Oracle has accused HP of secretly paying Intel to keep producing Itanium chips so that the market is fooled into thinking the "dead microprocessor is still alive".
Oracle made the accusation in a filing to the US courts last week, noting that HP had admitted to the courts to a "contractual commitment" with Intel to continue the production of Itanium through the next two generations of microprocessors.
"At the heart of this is something that – at great effort – HP has kept secret from the marketplace," said the Oracle filing.
"The market has never been told that Itanium lives on only because HP is paying Intel to keep it going."
Oracle argued that if it had not been for the secret contract, Intel's "independent business judgment" would have killed off Itanium years ago.
"HP has secretly contracted with Intel to keep churning out Itaniums so that HP can maintain the appearance that a dead microprocessor is still alive," the filing continued.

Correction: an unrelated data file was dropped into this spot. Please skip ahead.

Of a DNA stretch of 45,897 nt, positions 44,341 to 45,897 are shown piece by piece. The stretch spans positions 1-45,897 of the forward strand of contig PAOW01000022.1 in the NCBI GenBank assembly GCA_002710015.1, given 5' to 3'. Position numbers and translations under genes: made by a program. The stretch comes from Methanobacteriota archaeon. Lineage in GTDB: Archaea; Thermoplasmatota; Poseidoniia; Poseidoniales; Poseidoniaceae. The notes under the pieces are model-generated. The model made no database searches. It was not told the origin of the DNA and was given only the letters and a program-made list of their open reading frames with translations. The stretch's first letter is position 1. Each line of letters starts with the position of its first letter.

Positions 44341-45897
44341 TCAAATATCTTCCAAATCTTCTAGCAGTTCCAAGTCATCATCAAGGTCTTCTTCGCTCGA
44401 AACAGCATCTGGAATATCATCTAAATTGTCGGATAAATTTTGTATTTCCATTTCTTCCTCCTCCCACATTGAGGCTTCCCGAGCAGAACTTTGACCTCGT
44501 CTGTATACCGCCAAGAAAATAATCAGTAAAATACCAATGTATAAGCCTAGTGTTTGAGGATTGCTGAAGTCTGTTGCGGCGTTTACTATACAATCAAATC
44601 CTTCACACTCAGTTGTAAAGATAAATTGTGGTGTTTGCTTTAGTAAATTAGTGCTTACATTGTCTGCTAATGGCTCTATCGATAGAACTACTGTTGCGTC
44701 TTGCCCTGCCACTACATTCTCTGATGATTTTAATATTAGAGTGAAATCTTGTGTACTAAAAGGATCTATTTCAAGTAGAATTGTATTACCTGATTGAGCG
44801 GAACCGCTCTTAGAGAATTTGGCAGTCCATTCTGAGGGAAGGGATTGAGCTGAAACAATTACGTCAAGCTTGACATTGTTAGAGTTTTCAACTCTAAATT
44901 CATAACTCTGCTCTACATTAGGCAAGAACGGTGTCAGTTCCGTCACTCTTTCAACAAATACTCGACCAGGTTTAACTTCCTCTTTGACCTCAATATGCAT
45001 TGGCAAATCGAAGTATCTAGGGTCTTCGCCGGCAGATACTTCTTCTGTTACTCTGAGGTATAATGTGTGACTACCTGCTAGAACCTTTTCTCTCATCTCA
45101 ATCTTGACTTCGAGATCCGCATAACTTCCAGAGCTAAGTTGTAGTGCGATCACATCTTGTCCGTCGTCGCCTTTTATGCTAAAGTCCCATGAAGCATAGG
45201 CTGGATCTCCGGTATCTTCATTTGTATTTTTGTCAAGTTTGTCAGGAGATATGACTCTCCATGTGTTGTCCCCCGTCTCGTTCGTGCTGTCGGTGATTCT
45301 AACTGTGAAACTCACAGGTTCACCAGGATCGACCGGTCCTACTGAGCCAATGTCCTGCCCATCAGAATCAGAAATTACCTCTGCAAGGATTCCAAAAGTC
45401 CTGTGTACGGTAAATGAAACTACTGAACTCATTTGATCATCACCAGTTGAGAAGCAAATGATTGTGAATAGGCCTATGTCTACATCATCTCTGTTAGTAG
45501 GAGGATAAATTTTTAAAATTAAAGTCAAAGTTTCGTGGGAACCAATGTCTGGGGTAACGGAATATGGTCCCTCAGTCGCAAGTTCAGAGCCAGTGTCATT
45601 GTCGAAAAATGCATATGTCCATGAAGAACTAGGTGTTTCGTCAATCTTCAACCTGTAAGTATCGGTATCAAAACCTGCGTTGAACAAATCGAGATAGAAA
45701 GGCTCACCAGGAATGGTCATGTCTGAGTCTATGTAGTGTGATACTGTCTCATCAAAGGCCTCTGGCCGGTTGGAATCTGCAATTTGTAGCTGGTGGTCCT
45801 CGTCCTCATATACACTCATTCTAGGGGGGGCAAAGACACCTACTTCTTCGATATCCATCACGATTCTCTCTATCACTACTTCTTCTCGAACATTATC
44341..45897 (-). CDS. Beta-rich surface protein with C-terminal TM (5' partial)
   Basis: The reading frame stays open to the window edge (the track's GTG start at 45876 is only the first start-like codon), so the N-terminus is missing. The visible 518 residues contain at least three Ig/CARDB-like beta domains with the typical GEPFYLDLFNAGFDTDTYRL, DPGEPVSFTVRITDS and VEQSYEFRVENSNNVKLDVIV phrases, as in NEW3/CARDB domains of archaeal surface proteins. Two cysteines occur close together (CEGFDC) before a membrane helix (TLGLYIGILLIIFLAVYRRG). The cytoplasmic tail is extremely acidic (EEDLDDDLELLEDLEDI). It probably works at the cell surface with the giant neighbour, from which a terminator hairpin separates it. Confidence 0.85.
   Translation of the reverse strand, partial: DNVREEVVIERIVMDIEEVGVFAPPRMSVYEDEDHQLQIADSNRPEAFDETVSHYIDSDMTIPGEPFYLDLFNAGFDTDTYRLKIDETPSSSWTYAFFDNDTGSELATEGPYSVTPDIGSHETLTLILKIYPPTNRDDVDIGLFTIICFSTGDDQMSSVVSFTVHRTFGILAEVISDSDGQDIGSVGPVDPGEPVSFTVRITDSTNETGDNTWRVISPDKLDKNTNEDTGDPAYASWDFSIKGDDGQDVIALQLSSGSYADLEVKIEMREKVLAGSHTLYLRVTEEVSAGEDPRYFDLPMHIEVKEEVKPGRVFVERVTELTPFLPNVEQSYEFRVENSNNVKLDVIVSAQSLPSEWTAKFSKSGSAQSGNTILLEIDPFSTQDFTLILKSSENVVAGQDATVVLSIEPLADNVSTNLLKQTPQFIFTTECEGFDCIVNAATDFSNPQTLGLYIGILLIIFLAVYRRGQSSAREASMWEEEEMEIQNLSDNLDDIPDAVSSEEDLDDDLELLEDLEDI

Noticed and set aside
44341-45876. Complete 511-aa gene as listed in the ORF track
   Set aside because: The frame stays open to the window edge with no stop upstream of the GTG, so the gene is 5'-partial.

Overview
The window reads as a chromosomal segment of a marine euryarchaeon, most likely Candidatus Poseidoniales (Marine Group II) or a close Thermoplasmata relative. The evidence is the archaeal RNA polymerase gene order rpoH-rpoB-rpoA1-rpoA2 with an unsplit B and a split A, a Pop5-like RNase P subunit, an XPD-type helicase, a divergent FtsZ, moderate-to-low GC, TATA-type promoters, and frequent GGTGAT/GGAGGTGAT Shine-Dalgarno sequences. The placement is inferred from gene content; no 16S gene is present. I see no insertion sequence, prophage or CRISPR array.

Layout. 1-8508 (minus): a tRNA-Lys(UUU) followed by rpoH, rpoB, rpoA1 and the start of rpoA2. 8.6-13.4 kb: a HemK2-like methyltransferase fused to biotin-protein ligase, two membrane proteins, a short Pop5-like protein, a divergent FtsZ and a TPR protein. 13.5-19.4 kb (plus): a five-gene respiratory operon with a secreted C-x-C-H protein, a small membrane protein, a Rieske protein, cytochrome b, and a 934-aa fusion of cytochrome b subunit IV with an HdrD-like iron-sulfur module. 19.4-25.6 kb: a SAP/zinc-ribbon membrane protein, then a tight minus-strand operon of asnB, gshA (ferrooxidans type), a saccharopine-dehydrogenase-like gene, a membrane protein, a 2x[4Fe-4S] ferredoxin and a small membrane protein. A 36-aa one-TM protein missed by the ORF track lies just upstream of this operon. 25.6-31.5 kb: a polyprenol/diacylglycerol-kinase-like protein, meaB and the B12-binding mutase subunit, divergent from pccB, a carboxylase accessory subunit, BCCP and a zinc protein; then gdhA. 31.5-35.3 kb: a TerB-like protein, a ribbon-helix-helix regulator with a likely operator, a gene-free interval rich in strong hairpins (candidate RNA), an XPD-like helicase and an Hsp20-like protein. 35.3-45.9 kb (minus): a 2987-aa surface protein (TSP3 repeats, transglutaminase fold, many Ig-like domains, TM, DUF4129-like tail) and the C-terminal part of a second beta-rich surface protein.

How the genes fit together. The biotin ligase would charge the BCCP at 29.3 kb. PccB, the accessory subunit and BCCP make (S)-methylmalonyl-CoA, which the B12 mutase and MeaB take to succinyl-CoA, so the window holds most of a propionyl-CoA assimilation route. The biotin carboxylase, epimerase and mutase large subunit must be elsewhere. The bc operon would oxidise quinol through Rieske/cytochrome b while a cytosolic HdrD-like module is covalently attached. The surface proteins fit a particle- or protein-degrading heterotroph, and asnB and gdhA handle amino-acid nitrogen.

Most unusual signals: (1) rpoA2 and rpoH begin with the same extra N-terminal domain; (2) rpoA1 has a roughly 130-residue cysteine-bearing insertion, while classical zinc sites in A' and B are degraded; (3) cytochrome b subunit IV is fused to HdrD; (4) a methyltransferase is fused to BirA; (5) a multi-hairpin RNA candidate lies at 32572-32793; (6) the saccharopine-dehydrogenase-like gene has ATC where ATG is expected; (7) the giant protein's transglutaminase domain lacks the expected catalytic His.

Oracle and HP have been involved in a legal battle over the Itanium chip since June this year when Oracle announced it was ending support for its database software on Itanium.
As a result, HP issued a lawsuit against Oracle, arguing the decision had been made in an attempt to kill off competition to Oracle's Sun servers.
In a statement, HP dismissed Oracle's claim regarding a secret pact with Intel, calling the accusations "false" and a tactic to delay the trial, which the court has set for 27 February 2012.
"It is time for Oracle to quit pursuing baseless accusations and honour its commitments to HP and to our shared customers in a timely manner," the statement added.
Oracle has called the Itanium lawsuit a "publicity stunt" and a ploy by HP to escape blame from customers for selling outdated systems.
HP and Intel have jointly developed the Itanium chip since 2001.
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